Michael Snow, an experimental filmmaker and artist whose formally audacious work tests its viewers’ perception of time and space, has died at 94. A representative for New York’s Jack Shainman Gallery, which represents Snow, confirmed his death.
Snow’s art broaches heady questions about whether photographs and films truly capture what passes before a camera. Puns abound, and a slithery sense of humor can be found beneath his art’s austere surfaces.
For this reason, critic Manny Farber called Snow “a brainy inventor who is already a seminal figure and growing more influential by the day” in 1970. “Incapable of a callow, clumsy, schmaltzy move, he’s a real curiosity, but mostly for the forthright, decent brainpower that keeps these films on a perfect abstract path, almost always away from preciosity,” Farber wrote.
Snow’s works have appeared just as as widely within arthouse theaters as they have within museums and commercial galleries.
Between 1966 and 1967, Snow had created what is now his most famous work, Wavelength. It’s today considered one of the most important experimental films of all time, and it once even outranked narrative movies like Suspiria, Star Wars, and Blade Runner on a Village Voice list of the 100 greatest films of all time.
For much of its 45-minute runtime, Wavelength consists of little more than an office that includes a prominently placed yellow chair. Its footage, lensed via what appears to be one largely continuous take, was shot on different film stocks, lending the work a handmade quality; its pacing is slow and meditative. As the film goes on, its camera zooms ever closer to a wall that has a photograph of the ocean hanging on it. The sound of a sine wave is heard throughout.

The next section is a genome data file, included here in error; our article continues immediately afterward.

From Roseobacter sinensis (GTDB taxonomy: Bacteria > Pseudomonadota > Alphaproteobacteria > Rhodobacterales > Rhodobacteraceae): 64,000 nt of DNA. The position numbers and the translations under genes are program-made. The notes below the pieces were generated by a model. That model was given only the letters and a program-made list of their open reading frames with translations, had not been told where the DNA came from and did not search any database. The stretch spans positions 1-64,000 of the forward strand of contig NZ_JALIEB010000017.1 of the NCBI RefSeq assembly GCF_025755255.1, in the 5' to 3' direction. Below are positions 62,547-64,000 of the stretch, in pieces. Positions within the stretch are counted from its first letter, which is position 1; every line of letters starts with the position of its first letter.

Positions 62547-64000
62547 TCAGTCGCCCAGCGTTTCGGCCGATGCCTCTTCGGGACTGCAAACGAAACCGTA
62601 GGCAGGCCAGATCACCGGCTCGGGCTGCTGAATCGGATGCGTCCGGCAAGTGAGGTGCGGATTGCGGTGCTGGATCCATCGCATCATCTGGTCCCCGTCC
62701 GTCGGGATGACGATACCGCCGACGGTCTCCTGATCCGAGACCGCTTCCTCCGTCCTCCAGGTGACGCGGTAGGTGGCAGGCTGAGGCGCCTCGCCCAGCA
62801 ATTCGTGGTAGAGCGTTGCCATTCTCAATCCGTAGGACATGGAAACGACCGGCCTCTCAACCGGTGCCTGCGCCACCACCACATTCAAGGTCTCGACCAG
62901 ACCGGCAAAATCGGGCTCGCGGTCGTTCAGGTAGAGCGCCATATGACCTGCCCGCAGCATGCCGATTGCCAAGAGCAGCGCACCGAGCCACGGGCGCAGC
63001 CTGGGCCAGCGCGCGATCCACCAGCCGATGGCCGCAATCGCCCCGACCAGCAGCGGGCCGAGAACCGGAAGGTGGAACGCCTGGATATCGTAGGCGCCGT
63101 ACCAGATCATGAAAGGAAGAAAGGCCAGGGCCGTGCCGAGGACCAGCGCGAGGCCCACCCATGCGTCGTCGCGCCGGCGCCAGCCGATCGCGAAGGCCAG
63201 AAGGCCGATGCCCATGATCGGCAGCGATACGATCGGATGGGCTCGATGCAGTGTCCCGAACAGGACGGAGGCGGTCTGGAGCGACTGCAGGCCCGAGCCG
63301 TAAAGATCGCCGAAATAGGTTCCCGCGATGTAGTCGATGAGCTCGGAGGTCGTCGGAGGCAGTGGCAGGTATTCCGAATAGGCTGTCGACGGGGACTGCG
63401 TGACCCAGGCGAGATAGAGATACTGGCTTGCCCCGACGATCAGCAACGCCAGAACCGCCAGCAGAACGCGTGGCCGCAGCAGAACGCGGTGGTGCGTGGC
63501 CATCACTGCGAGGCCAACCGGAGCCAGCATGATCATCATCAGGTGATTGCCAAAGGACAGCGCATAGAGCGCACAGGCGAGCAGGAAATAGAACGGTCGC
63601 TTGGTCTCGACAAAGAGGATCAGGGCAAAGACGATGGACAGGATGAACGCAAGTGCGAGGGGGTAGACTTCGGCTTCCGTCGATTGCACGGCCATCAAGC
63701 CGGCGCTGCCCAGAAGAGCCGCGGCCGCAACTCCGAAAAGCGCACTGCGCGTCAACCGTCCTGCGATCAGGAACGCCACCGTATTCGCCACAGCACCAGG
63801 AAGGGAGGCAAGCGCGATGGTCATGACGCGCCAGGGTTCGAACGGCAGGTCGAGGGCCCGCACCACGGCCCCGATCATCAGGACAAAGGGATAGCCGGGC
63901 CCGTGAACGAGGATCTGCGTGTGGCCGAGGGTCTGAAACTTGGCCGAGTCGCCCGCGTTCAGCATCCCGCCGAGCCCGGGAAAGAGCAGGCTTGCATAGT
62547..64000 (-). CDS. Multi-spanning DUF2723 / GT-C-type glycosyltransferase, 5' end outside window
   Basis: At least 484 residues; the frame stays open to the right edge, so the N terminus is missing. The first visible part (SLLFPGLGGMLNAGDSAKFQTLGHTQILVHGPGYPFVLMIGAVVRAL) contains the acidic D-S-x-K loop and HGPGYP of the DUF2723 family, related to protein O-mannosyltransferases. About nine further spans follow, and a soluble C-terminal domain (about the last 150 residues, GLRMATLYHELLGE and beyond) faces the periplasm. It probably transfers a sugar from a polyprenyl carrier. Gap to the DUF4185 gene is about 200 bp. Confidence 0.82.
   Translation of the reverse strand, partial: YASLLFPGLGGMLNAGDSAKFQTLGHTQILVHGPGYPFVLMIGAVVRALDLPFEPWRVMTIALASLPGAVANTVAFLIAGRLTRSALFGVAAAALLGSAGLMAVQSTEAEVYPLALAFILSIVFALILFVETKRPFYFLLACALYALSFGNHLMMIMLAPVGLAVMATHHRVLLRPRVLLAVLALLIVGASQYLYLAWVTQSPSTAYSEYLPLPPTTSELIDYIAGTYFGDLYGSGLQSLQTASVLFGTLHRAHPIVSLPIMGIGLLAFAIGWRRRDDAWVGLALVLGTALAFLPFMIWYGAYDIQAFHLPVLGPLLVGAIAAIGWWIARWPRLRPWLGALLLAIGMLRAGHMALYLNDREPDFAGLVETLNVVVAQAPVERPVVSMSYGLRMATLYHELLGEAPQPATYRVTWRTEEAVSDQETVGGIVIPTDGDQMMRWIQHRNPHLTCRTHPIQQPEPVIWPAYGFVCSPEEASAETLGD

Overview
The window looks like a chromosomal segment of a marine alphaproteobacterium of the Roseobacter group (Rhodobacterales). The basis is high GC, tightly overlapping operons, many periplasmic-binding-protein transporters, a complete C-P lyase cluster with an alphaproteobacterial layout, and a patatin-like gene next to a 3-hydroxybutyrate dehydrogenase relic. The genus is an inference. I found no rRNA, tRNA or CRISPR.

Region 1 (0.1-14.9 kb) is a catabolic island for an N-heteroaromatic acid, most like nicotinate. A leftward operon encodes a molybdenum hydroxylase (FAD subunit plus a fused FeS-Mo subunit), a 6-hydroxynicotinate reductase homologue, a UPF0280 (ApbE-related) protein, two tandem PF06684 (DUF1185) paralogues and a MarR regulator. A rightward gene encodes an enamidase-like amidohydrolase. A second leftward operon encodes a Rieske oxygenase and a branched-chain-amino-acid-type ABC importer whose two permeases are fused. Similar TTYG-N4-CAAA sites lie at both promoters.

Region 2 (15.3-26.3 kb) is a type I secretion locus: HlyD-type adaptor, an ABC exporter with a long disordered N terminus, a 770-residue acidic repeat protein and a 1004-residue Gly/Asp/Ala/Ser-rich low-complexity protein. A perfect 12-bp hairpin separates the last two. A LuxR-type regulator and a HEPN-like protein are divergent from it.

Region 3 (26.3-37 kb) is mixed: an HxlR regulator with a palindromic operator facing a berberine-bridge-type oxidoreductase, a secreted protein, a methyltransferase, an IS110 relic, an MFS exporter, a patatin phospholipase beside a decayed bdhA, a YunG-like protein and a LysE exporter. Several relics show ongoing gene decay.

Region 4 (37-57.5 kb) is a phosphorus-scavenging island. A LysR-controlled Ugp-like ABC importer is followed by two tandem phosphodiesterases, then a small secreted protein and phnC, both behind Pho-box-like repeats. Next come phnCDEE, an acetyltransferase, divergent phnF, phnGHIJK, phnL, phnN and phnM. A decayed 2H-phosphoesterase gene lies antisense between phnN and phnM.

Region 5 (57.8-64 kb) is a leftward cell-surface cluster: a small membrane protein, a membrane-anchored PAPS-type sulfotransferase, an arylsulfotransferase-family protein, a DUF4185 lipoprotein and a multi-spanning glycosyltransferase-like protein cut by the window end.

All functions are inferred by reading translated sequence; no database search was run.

The effect of viewing Wavelength can be difficult to describe. Some have compared it to an attempt to communicate with the occult, given that we feel as though we’re meant to see something that isn’t actually visible. Others have admired it as a landmark of structuralist filmmaking, which seeks to distill cinema to its most basic qualities, often with an eye to the medium’s materiality. The critic J. Hoberman once called the film “an unrepeatable masterpiece.”
In the ensuing five decades, Snow, whose career took him from Canada to New York, would translate his experiments across multiple mediums. “My paintings are done by a filmmaker, sculpture by a musician, films by a painter, music by a filmmaker, paintings by a sculptor, sculpture by a filmmaker, films by a musician, music by a sculptor … sometimes they all work together,” he once said.
Photography was often at the center of all these different bodies of work, and when he had his first U.S. museum retrospective, in 2014, at the Philadelphia Museum of Art, the exhibition was appropriately titled “Photo-Centric.”
Some of his photographic works attempted to mull how we see by creating voyeuristic situations. Crouch, Leap, Land (1970), a grouping of three plates that show a nude woman enacting the three titular verbs, are hang down over the floor, so that the viewer must look up from beneath and adopt the camera’s perspective. Paris de judgement Le and/or State of the Arts (2003) is an image of three naked women, who are seen from behind and posed before a reproduction of a famed Paul Cézanne painting of bathers. As they look on at this Post-Impressionist masterpiece, we gaze at them viewing the piece.